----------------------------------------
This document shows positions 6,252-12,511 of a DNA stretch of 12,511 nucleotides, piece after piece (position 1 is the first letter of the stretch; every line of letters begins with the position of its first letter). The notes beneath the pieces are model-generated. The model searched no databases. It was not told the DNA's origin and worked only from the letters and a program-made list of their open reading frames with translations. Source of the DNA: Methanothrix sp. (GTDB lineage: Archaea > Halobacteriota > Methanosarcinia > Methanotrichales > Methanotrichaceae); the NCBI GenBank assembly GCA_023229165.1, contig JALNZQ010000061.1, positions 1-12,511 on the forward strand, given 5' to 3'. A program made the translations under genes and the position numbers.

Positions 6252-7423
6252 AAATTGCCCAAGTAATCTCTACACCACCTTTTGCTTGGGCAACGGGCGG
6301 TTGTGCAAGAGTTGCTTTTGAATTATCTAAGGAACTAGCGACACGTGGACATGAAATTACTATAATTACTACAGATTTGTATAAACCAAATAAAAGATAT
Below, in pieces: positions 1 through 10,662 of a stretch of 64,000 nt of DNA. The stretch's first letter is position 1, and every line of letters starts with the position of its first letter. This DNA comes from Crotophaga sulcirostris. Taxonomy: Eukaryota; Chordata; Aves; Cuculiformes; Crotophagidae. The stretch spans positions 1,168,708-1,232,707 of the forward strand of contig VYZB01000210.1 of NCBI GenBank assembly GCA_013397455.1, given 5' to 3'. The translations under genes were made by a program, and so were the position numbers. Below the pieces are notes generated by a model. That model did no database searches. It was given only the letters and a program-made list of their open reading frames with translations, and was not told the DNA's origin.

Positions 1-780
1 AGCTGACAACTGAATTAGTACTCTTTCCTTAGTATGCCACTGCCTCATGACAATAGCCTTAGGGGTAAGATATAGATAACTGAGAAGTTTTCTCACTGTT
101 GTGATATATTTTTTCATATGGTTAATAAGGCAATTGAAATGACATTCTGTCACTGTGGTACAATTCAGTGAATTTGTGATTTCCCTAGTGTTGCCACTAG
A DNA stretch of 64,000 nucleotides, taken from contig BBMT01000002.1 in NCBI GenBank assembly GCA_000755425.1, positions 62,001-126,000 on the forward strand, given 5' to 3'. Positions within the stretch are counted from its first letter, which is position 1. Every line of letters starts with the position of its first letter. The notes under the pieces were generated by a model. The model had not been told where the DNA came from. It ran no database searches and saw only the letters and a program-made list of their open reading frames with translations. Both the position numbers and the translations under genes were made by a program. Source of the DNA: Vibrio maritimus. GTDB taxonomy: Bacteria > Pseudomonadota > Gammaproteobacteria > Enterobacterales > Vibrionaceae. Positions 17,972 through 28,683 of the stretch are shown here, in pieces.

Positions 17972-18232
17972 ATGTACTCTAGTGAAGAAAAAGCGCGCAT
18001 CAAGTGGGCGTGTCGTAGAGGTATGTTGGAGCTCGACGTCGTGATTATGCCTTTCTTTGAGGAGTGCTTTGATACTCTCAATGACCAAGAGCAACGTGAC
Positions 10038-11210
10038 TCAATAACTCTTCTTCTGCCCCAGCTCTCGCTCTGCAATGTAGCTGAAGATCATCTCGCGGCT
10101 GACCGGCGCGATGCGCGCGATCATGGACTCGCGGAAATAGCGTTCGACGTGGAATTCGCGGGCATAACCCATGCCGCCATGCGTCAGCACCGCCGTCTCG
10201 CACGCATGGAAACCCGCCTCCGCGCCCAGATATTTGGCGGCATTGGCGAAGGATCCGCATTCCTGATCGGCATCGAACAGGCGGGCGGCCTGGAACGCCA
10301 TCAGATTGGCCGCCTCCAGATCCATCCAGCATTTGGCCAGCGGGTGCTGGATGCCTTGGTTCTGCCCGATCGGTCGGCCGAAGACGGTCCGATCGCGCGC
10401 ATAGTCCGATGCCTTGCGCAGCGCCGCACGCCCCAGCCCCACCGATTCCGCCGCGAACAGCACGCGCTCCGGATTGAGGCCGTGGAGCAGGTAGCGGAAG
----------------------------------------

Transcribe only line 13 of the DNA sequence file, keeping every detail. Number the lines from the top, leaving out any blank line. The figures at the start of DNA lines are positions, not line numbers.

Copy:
Positions 10038-11210